Timing is key. I was thirteen when I told my dad that I wanted to learn how to make his special potato salad. He grinned and handed me a knife and a five-pound bag of russet potatoes. “Peel these, and then chop ‘em into small pieces.” He filled a large pot with water and set it on the table. “As you chop the taters, put them in the pot. You don’t want them to turn brown.” It seemed like it took forever to peel the potatoes, my hands shriveling from the juice. I wore a … Continue reading Hudy’s Secret Recipe by Betty J. Wilkins

Valium Dream by J. Thomas Brown

Photo with bright, squiggly lights
 

Our house, built in 1738, stood in the middle of twenty acres of corn field. The hand-fitted Pennsylvania blue-gray fieldstone walls were two feet thick. George Washington used it as an infirmary for his troops during the Revolutionary War and their blood stains remain in the wide plank floors today. The walls were not thick enough to keep out the world’s contumely. The airwaves carried in news of the assassination of Dr. King, American war crimes in Vietnam, and the violent 1968 Democratic National Convention protests, and no mention of the Valium (diazepam) epidemic. Yet … Continue reading Valium Dream by J. Thomas Brown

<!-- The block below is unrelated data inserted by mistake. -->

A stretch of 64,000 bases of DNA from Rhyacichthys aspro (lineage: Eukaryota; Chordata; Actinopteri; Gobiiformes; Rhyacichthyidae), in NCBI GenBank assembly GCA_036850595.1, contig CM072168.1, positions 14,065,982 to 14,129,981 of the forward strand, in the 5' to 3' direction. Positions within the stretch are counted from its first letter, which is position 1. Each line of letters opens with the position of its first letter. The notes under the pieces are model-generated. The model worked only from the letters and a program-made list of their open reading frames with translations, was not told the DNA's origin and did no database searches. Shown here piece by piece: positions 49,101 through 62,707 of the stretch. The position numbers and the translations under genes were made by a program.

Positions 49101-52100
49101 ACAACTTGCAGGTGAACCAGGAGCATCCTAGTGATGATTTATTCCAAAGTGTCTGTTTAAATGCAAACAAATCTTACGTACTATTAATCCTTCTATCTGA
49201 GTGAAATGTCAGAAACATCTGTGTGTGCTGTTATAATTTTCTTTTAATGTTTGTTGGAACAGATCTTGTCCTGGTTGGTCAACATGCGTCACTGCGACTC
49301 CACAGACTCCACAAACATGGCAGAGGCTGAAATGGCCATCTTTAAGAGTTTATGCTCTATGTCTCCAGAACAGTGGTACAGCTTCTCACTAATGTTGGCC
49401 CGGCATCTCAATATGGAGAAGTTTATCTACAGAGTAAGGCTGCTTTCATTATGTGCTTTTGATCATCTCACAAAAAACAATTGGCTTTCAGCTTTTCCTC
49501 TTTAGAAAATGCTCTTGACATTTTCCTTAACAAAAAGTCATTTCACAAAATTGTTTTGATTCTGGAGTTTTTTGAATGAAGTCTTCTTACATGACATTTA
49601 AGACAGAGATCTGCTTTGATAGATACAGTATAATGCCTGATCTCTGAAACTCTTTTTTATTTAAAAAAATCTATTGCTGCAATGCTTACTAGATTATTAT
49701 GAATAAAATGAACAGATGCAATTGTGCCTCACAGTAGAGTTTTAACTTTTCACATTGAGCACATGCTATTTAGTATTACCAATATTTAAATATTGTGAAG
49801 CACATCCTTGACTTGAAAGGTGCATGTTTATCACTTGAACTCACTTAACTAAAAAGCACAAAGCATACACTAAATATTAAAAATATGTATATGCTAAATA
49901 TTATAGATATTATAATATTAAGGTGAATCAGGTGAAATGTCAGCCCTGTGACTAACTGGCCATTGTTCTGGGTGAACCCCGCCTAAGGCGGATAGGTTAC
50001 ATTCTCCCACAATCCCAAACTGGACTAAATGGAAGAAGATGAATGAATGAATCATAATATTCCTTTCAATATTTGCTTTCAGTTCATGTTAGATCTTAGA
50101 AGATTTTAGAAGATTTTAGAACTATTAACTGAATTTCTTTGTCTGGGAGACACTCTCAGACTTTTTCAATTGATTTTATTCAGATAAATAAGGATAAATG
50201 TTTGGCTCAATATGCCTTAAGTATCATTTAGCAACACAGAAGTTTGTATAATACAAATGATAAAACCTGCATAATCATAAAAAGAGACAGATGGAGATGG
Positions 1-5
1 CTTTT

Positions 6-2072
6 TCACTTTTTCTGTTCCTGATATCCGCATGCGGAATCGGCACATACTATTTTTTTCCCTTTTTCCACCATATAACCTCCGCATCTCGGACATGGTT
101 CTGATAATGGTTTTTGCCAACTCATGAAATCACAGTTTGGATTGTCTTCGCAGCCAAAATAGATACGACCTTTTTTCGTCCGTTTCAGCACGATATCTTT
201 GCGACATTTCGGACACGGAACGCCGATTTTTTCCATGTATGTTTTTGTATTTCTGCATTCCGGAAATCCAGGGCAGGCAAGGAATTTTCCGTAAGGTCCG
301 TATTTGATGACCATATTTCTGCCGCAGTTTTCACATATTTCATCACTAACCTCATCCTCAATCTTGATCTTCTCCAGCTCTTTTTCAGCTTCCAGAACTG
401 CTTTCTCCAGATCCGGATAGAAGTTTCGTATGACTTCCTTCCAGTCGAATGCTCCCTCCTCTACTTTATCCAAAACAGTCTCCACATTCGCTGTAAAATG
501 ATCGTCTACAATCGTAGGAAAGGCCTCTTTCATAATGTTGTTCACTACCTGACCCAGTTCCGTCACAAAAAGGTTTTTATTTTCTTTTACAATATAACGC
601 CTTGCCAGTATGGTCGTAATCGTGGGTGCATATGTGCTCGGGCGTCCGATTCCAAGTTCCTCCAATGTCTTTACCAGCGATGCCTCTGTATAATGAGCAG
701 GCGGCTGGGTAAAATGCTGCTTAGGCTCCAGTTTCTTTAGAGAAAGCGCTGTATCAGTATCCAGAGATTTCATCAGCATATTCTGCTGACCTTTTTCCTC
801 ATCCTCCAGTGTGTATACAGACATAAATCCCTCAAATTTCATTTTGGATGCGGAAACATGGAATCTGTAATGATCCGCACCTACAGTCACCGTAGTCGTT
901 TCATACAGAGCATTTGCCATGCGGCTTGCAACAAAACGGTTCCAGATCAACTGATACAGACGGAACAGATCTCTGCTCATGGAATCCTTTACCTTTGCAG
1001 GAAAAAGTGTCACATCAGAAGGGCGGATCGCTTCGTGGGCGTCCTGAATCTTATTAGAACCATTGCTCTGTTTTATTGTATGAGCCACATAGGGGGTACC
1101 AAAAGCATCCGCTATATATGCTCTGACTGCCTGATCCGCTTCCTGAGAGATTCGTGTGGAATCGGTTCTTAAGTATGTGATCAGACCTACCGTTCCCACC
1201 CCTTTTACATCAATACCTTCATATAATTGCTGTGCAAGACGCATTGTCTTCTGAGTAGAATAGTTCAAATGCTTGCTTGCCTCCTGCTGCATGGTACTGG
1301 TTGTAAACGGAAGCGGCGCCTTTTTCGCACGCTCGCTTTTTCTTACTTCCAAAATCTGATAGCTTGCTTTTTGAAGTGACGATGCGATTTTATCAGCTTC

Doubts About the Enterprise by Angela J. Latham

Photo of pen writing on paper
 

I can’t tell if it’s a naturally recurring feature of my post-mastectomy slog, or just another variation of my chronic struggle to feel relevant. Four weeks out from surgery I stare at my screen and write sentences, only to delete them seconds later. “I decided that if I let a boy get me pregnant, I would kill myself before I’d ever tell my parents. I would have too.” Hyperbole. Delete. “Later I learned that there were problems in the Evangelical Women’s Caucus. By 1987 it had split up into two groups, each better reflecting the … Continue reading Doubts About the Enterprise by Angela J. Latham

From One March to Another: My NICU Baby and the Pandemic Turned One by Jamie Farnsworth Finn

Photo of cake with rainbow colored layers